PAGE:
HIPAA Security Rule Now in Effect for Hearing Care Providers
Washington, DC — The third, and final, part of the Health Insurance Portability and Accountability Act (HIPAA) rule—this one relating to security standards—went into effect April 21 (for details, see the article by Popp & Lane, “HIPAA Security Rules and Compliance Specifications,” in the July 2004 HR). Physicians, hospitals, insurance companies, and other health professionals—including hearing instrument dispensing offices/practices—should now be in compliance with all HIPAA requirements.

The latest rule applies to the electronic, administrative, and physical security of health information, and it establishes standards with which health care providers must comply, specifying a series of security procedures for covered entities to use to assure the confidentiality of electronic protected health information.

As the Hearing Industries Association (HIA) points out, the requirements are based on the national federal interest for developing safeguards to protect consumer privacy of health records, standardizing electronic health care transmissions, and protecting the security of electronically transmitted data, and the requirements date back to enactment of the Health Insurance Portability and Accountability Act (HIPAA) of 1996. This latest HIPAA safeguard requires health groups, including individual dispensing offices and hearing aid companies that deliver hearing aids on their premises, to have on staff a chief information security officer, perform an analysis of security risks, take safeguards to address security vulnerabilities, and train employees on compliance. Violators of the rule are subject to a penalty up to $250,000 and 10 years in prison.

There are a number of suggested steps the security officer should be taking, including: ensuring that there is a process for authorizing, establishing, and modifying user access for electronically protected health information (PHI), ensuring appropriate encryption capabilities, and addressing emergency access procedures. The overall goal, according to HIPAA experts, is to ensure that providers have a balanced security program, with sufficient management, operational, and technical security controls for their business.

Feature articles covering HIPAA regulations can be found in the February 2003, March 2003, April 2003 (two articles), and July 2004 editions of HR. There is also a list of recommended resources on HIPAA that can be found in the March 2003 HR (p 50).


New Portable Captioning System Developed
Atlanta — A wearable captioning system has been developed at the Georgia Tech Research Institute (GTRI) and recently licensed by the Georgia Tech Research Corporation’s Office of Technology Licensing to Peacock Communications Inc, Marietta, Ga. In the new system, wireless-enabled personal digital assistants (PDAs) and laptop computers can serve as receivers and displays, or patrons can use a micro-display that plugs into a PDA and attaches to their glasses or is worn on a headband.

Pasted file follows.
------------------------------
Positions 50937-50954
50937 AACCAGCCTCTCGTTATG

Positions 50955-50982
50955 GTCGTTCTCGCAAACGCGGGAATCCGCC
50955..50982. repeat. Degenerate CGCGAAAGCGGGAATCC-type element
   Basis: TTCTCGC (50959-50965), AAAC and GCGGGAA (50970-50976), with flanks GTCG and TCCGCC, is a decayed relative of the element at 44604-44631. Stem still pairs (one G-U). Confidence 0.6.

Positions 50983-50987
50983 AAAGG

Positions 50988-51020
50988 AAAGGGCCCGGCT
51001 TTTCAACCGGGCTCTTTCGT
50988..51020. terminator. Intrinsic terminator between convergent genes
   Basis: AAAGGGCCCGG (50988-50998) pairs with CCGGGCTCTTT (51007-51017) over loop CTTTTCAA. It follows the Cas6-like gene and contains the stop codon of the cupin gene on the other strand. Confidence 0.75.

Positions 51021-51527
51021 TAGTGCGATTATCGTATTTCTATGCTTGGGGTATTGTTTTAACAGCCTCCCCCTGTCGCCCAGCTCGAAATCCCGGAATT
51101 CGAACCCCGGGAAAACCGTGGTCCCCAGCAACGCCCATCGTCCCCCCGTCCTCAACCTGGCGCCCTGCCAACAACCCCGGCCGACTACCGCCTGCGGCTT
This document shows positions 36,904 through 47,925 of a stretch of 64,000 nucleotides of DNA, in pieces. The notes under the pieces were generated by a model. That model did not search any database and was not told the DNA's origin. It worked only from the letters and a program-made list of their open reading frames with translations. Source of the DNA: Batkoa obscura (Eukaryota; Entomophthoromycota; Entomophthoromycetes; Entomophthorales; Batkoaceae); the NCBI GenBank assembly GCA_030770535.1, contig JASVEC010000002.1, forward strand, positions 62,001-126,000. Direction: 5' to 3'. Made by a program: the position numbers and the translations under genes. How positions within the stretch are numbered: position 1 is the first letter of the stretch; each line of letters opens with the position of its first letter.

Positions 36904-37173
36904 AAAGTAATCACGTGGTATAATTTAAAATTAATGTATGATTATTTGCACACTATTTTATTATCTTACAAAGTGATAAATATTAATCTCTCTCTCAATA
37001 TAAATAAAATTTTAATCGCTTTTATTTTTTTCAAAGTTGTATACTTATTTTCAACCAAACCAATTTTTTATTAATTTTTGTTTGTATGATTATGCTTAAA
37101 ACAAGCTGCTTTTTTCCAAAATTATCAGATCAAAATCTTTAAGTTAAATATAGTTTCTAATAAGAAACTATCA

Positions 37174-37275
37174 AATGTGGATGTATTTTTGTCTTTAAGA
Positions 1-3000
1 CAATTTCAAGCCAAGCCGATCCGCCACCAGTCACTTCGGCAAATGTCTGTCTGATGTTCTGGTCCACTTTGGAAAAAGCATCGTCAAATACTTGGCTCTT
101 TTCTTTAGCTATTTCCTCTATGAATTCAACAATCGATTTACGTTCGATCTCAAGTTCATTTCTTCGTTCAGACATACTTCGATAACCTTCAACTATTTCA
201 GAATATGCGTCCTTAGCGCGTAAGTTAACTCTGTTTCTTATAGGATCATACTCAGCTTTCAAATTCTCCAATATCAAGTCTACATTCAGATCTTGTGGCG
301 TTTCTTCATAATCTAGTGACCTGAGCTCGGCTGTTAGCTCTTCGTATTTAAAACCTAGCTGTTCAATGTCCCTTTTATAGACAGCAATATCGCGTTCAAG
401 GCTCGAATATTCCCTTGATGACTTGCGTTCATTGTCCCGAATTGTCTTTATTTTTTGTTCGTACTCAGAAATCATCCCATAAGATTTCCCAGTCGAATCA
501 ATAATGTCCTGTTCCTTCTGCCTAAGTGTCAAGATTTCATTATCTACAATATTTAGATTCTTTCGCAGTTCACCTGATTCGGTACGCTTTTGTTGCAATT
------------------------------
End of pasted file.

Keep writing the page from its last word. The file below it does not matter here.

The system is designed to allow users to receive information that is being presented audibly to the general public in a variety of public venues, including movie theaters, museums, sports arenas, transit stations and places of worship. “The venue must generate the captions for patrons, but our system is an easy way to get captioning to patrons in a way they want—customized for each person,” says GTRI project director Leanne West. “Right now, captioning is typically available only in movie theaters…but this device gives us a way to deliver captioning at any venue.”

Peacock Communications plans to sell the captioning system software, called COMMplements™, and consult with venues on hardware and installation issues, says Chair and CEO Jack Peacock who is seeking investors to finalize software enhancements. Captions are sent by a venue’s transmitter via standard wireless technology (ie, 802.11b) to a receiver device, such as a PDA, which also displays captions. The venue operates the transmitter, and the patron can borrow the receiver and display from the venue or they can use their own. PDAs and laptop computers can serve as receivers and displays, or patrons can use a micro-display that plugs into a PDA and attaches to their glasses or is worn on a headband. Although positioned close to the eye, the micro-display reportedly uses optics that make its screen appear to float several feet away, giving users viewing of text seemingly overlaid on their visual field.

Captions can be pre-recorded or text can be generated in real-time using CART (Communication Access Real Time Translation). West says that, as voice-recognition technology improves, captioning could be derived in this way as well. West says the GTRI system handles multiple text streams, is fully customizable and discreet, and can be used in any public venue willing to provide captioning.